Page 4329 - Week 12 - Wednesday, 25 October 2017

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Higher frequency and better connections also mean that passengers will see reduced waiting times when transferring between services. The fare system will ensure that people can transfer between services as well as between light rail and bus without paying any additional fares.

With nine rapid routes in total, the routes will be straighter and faster between town centres. The network will also be simpler and easier to understand. The current network is complicated, with over 90 routes travelling across the city, and route numbering that can be difficult for users to understand. This includes having different route numbers on weekends. Under the new network the bus you catch on the weekend will not have a different route number and it will not go a different way to get you to the same destination. Customers will be able to make the same journeys seven days a week.

Increased frequency, better connections and simpler routes are also a great benefit to visitors to Canberra, and we expect to see, of course, many more of those after today’s announcement by Lonely Planet. They mean that visitors can more easily use the bus network to move around our city and be confident in choosing routes to visit national institutions and attractions.

MS CHEYNE: Minister, how will Canberrans be able to have their say on these changes to the integrated public transport system, given that they will impact the way they move around the city?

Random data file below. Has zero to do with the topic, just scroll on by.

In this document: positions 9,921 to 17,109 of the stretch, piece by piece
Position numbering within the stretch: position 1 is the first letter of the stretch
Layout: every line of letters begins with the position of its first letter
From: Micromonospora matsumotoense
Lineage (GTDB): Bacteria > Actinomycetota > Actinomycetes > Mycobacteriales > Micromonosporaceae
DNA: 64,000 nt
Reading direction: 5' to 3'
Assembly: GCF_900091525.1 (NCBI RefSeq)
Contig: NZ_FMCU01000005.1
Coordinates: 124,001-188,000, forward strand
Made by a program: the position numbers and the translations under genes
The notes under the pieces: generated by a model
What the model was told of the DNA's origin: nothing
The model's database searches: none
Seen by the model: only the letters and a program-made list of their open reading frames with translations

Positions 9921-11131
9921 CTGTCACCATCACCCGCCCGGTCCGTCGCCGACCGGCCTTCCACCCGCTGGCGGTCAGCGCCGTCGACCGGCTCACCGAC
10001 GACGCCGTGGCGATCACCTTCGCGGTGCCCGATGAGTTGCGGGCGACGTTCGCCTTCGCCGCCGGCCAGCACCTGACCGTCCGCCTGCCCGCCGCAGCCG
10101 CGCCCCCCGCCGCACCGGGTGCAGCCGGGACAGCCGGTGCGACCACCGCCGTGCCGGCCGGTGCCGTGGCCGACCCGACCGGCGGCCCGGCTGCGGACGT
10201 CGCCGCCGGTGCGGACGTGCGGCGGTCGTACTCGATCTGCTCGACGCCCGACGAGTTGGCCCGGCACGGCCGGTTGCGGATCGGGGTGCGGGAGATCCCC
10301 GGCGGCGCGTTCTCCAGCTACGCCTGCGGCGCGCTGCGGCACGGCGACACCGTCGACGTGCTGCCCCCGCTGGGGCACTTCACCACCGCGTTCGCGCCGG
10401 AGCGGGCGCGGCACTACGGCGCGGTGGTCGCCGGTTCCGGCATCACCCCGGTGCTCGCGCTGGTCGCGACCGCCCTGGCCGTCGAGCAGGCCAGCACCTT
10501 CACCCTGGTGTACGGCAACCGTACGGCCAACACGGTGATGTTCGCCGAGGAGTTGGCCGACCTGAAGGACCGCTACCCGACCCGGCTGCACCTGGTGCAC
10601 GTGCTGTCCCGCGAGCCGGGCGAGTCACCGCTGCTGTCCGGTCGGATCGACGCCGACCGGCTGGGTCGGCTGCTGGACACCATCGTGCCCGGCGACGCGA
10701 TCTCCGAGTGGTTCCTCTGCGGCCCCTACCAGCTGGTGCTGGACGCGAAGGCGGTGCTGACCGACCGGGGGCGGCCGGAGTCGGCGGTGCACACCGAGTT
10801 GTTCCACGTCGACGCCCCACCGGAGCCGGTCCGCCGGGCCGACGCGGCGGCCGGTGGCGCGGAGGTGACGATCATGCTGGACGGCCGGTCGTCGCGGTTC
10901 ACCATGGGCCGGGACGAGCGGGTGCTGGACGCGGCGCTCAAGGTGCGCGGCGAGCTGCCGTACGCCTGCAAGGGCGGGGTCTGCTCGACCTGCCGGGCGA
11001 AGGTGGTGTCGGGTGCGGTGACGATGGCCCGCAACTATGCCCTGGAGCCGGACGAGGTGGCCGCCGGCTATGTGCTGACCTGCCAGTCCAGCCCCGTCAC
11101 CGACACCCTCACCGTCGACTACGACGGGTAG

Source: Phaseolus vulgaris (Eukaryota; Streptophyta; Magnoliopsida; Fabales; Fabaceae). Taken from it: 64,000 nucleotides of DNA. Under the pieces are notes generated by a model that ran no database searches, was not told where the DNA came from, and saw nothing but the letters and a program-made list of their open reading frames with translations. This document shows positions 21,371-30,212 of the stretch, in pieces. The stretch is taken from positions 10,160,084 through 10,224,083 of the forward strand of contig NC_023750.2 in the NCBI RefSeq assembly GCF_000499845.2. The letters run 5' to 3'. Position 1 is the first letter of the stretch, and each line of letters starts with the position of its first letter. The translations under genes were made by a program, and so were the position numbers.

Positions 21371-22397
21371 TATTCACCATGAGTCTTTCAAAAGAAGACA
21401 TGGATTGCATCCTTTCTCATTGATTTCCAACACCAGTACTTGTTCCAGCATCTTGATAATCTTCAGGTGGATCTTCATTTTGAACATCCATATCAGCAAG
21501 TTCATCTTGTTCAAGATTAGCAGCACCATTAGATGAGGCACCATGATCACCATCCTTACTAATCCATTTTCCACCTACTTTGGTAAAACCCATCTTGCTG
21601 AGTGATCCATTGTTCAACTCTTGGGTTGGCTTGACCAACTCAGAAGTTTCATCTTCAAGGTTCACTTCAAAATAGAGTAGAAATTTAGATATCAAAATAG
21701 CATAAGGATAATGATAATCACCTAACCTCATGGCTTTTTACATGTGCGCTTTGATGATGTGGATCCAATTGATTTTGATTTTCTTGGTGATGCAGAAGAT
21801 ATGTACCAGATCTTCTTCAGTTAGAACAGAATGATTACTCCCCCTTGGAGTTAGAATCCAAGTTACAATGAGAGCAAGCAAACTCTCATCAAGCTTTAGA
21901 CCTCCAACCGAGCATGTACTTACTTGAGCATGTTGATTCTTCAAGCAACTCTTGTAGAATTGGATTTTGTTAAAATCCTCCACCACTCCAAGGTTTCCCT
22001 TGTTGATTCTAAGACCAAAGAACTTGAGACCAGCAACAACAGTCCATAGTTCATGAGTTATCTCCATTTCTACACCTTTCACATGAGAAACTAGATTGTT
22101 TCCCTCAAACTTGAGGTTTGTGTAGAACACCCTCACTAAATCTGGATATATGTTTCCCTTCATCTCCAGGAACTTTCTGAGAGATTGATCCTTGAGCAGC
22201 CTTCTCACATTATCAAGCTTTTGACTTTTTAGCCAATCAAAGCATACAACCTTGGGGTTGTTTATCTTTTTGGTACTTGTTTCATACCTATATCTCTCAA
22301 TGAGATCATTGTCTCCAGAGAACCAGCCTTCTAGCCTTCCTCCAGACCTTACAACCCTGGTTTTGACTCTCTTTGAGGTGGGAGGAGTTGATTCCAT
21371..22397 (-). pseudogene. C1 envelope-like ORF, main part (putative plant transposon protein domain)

MS FITZHARRIS: Canberrans have already had significant input into the redesign of our transport network. Indeed, last year the ACT government undertook an extensive consultation with Canberrans and asked them about their top priorities to encourage greater transport use. Our decision to accelerate the implementation of the rapid bus network follows the key findings of this survey and, indeed, as the opposition has noted, the overwhelming response by the Canberra community to public transport at last year’s election.

More than 6,000 Canberrans responded during our consultation period, and their priorities for public transport have informed our redesign. The survey identified the top three priorities to encourage greater public transport use across Canberra: faster trip time and more direct routes, more frequent and reliable services, and increased services at peak and off-peak times. We have resigned the core rapid network based precisely on that feedback.

Now we would also like to hear from Canberrans about how they would like to connect to it, including through local buses, park and rides, active travel routes and more. We look forward to opening consultation this week, and we encourage all Canberrans—those who currently use the network but particularly those who do not—to have their say. Staff from Transport Canberra will also be out and about across the city speaking with current and potential users about how the network can best serve them. Canberrans will also be able to provide feedback through the your say website.

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